On May 25, an unarmed George Floyd was killed by a Minneapolis police officer. The horrific video of Floyd’s death circulated on social media and spurred a new wave of Black Lives Matter protests and demonstrations across the country.
While Floyd’s death represented a tipping point, it was just one of many instances of racist violence against Black people in recent months. The killings of Breonna Taylor, Ahmaud Arbery, and others have also fueled activism, and demonstrations remain ongoing.
For educators, researchers, and archivists, the surge of local and national activism has posed several important questions: Who is documenting this activism? How are we preserving the voices of Black activists? How will this story be told in the future?
In response to these questions, UNC Greensboro has launched the Triad Black Lives Matter Protest Collection to document the Black Lives Matter movement, police brutality protests, and race relations in the Triad region of North Carolina.
I was driving down Elm Street and saw the paintings and murals. I’m always thinking about collections and preserving the voices of Black people, and I started thinking, what’s going to happen with this art?” said Green, professor and former director of UNCG’s African American and African Diaspora Studies Program.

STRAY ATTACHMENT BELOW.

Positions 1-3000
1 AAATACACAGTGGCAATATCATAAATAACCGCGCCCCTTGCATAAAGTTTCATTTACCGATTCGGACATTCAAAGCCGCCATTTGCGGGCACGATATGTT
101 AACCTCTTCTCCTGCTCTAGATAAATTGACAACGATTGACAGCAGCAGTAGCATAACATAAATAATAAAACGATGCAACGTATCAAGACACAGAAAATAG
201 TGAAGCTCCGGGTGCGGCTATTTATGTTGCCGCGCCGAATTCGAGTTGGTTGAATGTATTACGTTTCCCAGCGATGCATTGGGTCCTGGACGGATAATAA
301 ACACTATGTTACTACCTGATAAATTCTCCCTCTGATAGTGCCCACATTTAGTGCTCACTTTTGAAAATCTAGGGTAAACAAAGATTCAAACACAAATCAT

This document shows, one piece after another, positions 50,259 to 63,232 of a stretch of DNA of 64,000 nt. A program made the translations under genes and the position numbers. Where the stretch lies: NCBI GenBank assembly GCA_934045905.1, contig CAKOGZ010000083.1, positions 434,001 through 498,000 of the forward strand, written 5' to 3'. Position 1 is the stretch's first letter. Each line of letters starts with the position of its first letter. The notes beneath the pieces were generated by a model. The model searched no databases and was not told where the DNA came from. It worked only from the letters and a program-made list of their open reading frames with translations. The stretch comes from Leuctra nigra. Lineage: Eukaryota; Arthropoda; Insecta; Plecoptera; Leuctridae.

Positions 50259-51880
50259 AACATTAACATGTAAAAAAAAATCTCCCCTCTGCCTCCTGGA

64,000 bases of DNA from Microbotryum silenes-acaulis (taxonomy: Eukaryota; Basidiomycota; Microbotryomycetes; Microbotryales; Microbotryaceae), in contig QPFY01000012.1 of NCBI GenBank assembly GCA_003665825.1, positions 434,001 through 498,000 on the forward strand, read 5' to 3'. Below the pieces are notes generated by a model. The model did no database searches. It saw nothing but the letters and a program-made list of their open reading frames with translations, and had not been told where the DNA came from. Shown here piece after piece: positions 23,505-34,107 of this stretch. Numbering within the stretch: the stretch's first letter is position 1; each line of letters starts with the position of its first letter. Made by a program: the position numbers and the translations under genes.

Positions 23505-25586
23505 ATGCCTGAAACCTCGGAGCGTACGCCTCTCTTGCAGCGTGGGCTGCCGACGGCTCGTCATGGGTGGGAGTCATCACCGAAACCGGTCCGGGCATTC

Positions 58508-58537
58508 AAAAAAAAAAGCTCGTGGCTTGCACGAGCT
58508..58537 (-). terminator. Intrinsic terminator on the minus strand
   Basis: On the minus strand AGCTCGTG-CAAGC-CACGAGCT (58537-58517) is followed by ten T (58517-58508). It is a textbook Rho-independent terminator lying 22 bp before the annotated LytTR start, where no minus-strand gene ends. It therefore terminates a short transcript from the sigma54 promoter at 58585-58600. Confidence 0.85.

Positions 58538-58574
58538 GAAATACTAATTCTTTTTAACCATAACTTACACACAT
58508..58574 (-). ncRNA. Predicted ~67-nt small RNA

Green connected with the University Libraries team – Associate Professor and Digitization Coordinator David Gwynn, Assistant Professor and Curator of Manuscripts Stacey Krim, and Associate Professor and University Archivist Erin Lawrimore – and started thinking through the best ways to formally document the movement. The solution was a new collection of both digital and physical materials that would help serve the community, educators, and researchers for years to come.